Tag Archives: Carlos Seafood

Opinion: Rafael’s assets could fund observer program

Any discussion of fishery management nowadays — official and casual alike — is likely to include musings on what should happen to the assets forfeited by Carlos Rafael as punishment for his recent crimes. Mr. Rafael pleaded guilty to charges related to his falsifying landing records and laundering cash, and is scheduled to be sentenced in late July. The courts are working to untangle the IRS and fisheries crimes, dealing with them at one time. A careful distinction between tax penalties and fishing penalties must be made.  The penalties for the tax crimes will be arrived at through IRS rules and laws. The penalties for fisheries crimes are stipulated in NOAA regulations. They provide great latitude in application, from a slap on the wrist to a permanent end of fishing for Carlos Seafood. The defense is making an argument that Mr. Rafael’s influence on the fishery is so important — due to his size — that economic harm to others would be too great if he were to be sanctioned too severely. click here to read the op-ed 08:42

Prosecutors – Carlos Seafood’s transaction reports didn’t match up

The FV Hera II, a boat that prosecutors said fishing fleet owner Carlos Rafael owned through a shell corporation, reported catching 4,595 pounds of haddock on Jan. 25, then selling it to Rafael’s Carlos Seafood business, a registered dealer, according to the indictment of Rafael that was unsealed Monday. Carlos Seafood also recorded acquiring 840 pounds of American plaice, or “dabs,” from the Hera II that day, prosecutors said. But here’s the rub: Records of Carlos Seafood’s third-party sales Jan. 25, according to the indictment, cite about 200 pounds of haddock and 5,200 pounds of dabs. In other words, prosecutors allege, a lot of the fish caught by the Hera II on Jan. 25 and reported as “haddock” actually were dabs, which are subject to stricter regulatory quotas. Read the rest here 17:37

Prosecutors get extension of deadline to indict New Bedford fishing magnate Carlos Rafael

carlos rafaelProsecutors have received an extension of the deadline to indict local fishing magnate Carlos Rafael, a U.S. District Court spokesperson confirmed Friday. The length of the deadline’s extension was not disclosed. Rafael, 63, was arrested Feb. 26 on charges of conspiracy and submitting falsified records to the government, after federal authorities raided the building on New Bedford’s waterfront. He was released March 2 on a $1 million bond, with conditions including a monitoring bracelet and nightly curfew at his Dartmouth home. Read the story here 07:29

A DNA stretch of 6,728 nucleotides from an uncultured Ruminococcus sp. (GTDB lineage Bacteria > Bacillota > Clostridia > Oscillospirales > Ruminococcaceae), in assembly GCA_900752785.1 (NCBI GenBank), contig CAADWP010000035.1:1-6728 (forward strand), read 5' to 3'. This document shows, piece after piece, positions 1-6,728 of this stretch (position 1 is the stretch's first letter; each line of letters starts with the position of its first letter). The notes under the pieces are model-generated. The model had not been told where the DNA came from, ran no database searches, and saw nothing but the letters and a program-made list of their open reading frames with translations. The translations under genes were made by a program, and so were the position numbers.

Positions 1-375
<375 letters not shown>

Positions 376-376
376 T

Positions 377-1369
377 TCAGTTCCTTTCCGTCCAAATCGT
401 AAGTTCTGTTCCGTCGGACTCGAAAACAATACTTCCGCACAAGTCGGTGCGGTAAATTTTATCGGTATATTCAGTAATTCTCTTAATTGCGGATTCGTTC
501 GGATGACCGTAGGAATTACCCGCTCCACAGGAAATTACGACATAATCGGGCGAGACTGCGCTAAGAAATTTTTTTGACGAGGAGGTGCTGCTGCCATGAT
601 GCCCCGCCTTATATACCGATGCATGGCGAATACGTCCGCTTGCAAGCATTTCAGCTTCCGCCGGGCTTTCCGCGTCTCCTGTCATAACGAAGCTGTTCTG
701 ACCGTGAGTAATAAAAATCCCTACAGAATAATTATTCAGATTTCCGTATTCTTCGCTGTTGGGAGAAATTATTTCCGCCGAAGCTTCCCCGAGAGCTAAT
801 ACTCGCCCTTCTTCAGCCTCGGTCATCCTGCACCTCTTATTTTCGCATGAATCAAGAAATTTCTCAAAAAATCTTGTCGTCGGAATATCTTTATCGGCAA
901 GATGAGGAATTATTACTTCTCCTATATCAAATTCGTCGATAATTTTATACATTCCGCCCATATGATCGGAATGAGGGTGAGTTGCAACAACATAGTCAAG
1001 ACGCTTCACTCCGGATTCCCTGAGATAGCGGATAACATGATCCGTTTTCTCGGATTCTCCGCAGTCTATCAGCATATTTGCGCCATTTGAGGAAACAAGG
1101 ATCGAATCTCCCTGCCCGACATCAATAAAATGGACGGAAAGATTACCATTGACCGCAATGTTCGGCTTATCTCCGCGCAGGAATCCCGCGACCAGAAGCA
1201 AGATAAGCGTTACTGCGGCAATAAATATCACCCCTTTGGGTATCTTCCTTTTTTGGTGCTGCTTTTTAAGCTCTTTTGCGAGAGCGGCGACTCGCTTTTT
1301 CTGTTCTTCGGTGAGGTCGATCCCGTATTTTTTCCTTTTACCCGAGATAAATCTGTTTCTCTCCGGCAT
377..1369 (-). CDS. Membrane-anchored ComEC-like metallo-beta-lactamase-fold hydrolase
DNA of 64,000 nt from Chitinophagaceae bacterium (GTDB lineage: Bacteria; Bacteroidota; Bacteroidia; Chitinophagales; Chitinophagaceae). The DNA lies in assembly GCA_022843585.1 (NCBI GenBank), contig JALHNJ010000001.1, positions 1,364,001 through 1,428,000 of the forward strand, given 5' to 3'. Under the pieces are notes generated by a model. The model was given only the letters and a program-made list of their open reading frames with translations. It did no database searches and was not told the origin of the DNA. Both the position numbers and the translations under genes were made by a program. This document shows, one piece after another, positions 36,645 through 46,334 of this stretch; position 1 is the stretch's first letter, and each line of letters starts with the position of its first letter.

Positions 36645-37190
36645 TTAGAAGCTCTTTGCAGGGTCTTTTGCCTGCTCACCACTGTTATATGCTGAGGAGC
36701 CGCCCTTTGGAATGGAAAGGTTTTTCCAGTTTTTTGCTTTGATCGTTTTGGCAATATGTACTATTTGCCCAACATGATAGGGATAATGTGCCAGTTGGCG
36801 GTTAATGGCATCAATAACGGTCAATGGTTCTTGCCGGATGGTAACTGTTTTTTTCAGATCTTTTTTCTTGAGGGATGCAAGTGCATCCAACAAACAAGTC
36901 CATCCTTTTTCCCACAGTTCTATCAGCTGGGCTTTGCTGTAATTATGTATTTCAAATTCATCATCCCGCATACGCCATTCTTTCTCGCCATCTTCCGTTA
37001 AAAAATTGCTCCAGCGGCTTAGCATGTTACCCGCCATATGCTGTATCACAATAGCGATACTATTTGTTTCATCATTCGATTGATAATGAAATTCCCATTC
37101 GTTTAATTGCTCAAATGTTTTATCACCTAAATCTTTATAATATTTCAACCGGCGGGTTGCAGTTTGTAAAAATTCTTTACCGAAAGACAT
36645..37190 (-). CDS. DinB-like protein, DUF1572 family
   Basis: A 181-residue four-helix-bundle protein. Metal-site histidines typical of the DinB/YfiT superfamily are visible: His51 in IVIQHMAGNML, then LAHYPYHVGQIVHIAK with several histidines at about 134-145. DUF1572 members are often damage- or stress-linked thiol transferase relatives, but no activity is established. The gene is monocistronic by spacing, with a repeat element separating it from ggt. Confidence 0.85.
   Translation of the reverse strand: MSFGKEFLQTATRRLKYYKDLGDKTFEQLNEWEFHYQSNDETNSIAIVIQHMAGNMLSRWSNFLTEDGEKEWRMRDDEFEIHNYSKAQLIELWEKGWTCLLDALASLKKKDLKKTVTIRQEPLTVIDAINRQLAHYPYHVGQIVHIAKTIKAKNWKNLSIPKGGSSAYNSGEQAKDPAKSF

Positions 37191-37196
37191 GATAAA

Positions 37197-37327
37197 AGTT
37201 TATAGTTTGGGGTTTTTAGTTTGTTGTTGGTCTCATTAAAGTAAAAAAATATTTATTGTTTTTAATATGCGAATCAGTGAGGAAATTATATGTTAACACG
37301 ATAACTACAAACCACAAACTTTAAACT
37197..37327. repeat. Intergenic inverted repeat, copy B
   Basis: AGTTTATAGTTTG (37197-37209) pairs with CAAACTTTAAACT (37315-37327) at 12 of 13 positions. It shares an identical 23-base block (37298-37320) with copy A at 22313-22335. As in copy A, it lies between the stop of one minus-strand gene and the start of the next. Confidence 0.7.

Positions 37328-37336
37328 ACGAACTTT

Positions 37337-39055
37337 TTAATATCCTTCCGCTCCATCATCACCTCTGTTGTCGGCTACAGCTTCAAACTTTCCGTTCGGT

Should catch share management be indicted in the Carlos Seafood case? – David Goethel

dave goethelAccording to accusations from Federal investigators, the seafood business run by Carlos Rafael “laundered” fish to evade quotas, sold fish for cash to evade taxes, and cheated captains and crews by paying them for lower-valued fish than what they landed. These are serious criminal accusations, but they also raise a disturbing question: Is the system known as “catch shares” at least in part responsible for what occurred? Catch shares are a system of managing fish where fishermen are given fixed quota for each species, which they can either catch or lease. Read the rest here 07:25

Carlos Rafael returns to work at Carlos Seafood on New Bedford’s waterfront

AR-160309730.jpg&MaxW=650Local fishing magnate Carlos Rafael, arrested a week ago on federal conspiracy and falsification charges then released from custody Wednesday on a $1 million bond, gave a simple statement Thursday when he returned a phone call. “Of course I’m working today,” he said, referring to his Carlos Seafood business. Rafael, his gravelly voice distinctive over the phone, declined to comment further — neither about the pending case nor about the highly valuable fishing permits and quotas he holds. Whether those quotas stay among fishermen in New Bedford’s port, or are sold elsewhere, could be a hugely significant question for the city’s fishing industry in coming months. “No comment at this time,” Rafael said. Read the rest here 20:52

Feds seize documents from Rafael’s alleged New York buyer

US federal agents are said to have seized documents from a New York City fish company who’s owner is reportedly the buyer named in the affidavit accusing Carlos Rafael of massive illegal fish sales. Two sources said federal agents have seized documents from New York-based South Street Seafood since Carlos Rafael, who owns a fleet of 40 whitefish and scallop vessels and the processing business Carlos Seafood, was arrested on Friday. Rafael and his accountant, Debra Messier, have been charged with conspiracy and submitting falsified records to the government to evade federal fishing quotas. Read the rest here 08:48

Monitor costs shift to fishermen Tuesday, fall out from Carlos Seafood, and EDF opportunists.

manatthewheelCape Ann lawmakers Bruce Tarr and Ann-Margaret Ferrante walked a thin line last week when they sat down and penned a letter to state Attorney General Maura Healey on the issue of at-sea monitoring. While the fishermen’s lawsuit has drawn the most attention, there is another that could prove equally as troubling to NOAA and the fishing industry: maritime environmental group Oceana’s lawsuit challenging NOAA Fisheries’ bycatch rule. The issue of monitoring burst back into the public arena on Friday, when federal agents — including those from NOAA Law Enforcement and the Internal Revenue Service — raided the operations of Carlos Seafood,,, The arrests prompted a quick response from environmental groups seeking expanded monitor coverage for the groundfish fishery. Read the rest here 07:22